While bigger isn't always necessarily better, in the world of high-energy physics this motto definitely holds plenty of water. Case in point: The successor to the Large Hadron Collider (LHC), the Future Circular Collider (FCC).
So what exactly is the FCC? As Gizmodo's Ryan F. Mandelbaum reports, this high-energy physics facility will encompass a hundred-kilometer (62-mile) tunnel capable of generating 10 times as much energy via collisions as the LHC. For comparison, the LHC covers only 27 kilometers (16 miles) of tunnel space.
While the FCC won't be operational until around 2040, it does provide a unique opportunity to explore beyond the limitations of its predecessor – a device that proved the existence of a central tenant of the Standard Model, the Higgs boson particle. Considering that current research is still grappling with the intricacies of dark matter and its place in the natural world, the FCC may generate new data and insight into one of the higher mysteries that still puzzles physicists to this day.
Of course, the FCC may not be the only supermassive particle collider on the market by the time it is functional if some other players in this portion of the science world have anything to say about it. Mandelbaum goes on to report that China is currently working out the details of its own 100-kilometer particle collider that would rival the scope and energy potential of the one currently in the works by the European Organization for Nuclear Research (CERN).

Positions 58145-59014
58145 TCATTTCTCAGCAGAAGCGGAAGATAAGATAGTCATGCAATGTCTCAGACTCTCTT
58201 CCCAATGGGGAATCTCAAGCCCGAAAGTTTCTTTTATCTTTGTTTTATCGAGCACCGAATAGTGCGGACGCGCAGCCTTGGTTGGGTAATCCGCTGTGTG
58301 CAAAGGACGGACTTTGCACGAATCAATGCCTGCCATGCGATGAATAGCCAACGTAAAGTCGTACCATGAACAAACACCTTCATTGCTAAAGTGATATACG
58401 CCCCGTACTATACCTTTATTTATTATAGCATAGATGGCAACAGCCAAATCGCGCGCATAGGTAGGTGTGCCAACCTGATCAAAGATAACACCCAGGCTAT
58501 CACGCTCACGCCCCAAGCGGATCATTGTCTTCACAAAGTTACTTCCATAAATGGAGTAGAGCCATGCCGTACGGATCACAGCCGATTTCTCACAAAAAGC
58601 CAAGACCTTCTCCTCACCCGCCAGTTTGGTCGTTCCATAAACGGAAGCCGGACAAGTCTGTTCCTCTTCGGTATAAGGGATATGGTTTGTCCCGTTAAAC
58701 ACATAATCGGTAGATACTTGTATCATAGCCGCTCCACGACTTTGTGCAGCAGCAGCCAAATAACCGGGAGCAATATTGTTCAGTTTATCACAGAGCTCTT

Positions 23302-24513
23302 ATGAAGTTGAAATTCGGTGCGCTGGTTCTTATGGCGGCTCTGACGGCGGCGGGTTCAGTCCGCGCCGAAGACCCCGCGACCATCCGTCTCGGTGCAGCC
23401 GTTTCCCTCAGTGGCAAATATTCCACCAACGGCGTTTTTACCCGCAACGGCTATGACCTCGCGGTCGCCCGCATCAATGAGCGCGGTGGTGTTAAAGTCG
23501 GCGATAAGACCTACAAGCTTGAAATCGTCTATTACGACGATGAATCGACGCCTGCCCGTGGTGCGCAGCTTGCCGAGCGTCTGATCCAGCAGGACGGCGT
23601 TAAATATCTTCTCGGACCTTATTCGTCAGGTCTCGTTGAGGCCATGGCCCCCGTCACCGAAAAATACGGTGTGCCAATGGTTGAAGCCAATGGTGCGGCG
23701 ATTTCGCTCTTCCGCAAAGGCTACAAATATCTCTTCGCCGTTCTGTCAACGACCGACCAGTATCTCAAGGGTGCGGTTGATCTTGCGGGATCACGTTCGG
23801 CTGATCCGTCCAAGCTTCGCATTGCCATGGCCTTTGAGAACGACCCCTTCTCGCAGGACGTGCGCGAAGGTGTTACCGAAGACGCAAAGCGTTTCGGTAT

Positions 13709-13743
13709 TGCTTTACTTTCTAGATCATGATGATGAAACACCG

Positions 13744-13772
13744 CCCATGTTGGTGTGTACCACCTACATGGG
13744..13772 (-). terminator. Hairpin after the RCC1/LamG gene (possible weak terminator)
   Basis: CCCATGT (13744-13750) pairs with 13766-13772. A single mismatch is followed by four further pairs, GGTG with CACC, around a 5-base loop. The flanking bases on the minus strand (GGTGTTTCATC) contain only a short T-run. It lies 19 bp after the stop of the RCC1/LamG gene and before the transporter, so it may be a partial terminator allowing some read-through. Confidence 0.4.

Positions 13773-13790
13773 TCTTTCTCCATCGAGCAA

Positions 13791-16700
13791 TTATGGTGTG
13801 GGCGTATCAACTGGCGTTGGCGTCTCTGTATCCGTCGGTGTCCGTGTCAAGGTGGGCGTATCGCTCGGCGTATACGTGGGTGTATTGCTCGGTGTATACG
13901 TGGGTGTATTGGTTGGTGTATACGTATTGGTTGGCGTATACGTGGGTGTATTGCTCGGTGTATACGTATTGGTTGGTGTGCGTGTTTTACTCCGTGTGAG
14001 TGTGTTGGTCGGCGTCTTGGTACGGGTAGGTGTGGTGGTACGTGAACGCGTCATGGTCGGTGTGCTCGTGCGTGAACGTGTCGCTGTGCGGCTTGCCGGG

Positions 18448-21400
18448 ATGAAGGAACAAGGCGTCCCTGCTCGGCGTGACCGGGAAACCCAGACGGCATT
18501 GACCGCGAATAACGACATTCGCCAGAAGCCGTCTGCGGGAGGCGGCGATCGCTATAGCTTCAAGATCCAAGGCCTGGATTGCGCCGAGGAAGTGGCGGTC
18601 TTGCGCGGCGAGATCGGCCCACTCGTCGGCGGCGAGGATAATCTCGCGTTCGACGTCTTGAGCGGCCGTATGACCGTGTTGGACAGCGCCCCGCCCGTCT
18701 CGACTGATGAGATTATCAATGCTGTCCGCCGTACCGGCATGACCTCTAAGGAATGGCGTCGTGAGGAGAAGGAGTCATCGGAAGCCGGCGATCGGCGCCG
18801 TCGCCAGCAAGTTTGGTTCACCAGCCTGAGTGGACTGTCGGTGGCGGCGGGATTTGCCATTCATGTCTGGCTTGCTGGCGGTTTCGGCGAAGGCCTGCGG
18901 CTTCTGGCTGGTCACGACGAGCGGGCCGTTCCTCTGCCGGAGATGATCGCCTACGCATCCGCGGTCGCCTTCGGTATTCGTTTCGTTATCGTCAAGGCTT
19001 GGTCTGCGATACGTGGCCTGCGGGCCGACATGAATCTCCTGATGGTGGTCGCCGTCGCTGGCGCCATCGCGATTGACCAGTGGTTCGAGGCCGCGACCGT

While uncovering the mysteries of the universe might seem way out of scope initially for the automotive world, advancements in science often translate directly to progress in countless industries. Perhaps one day the work done in Geneva by this team of physicists will lead to new technology for electric cars, autonomous driving systems, or even automotive manufacturing. Until then, the stories leading up to the 2040 launch of the FCC will – at the very least – serve as interesting insights into the cutting edge of physics that will definitely be worth following.
Want to learn even more about the FCC and how CERN could be motoring toward a completely new perspective on the world of physics? Then be sure to dig into the complete story from Mandelbaum and the rest of the editorial crew over at Gizmodo by clicking on the link we've provided down below.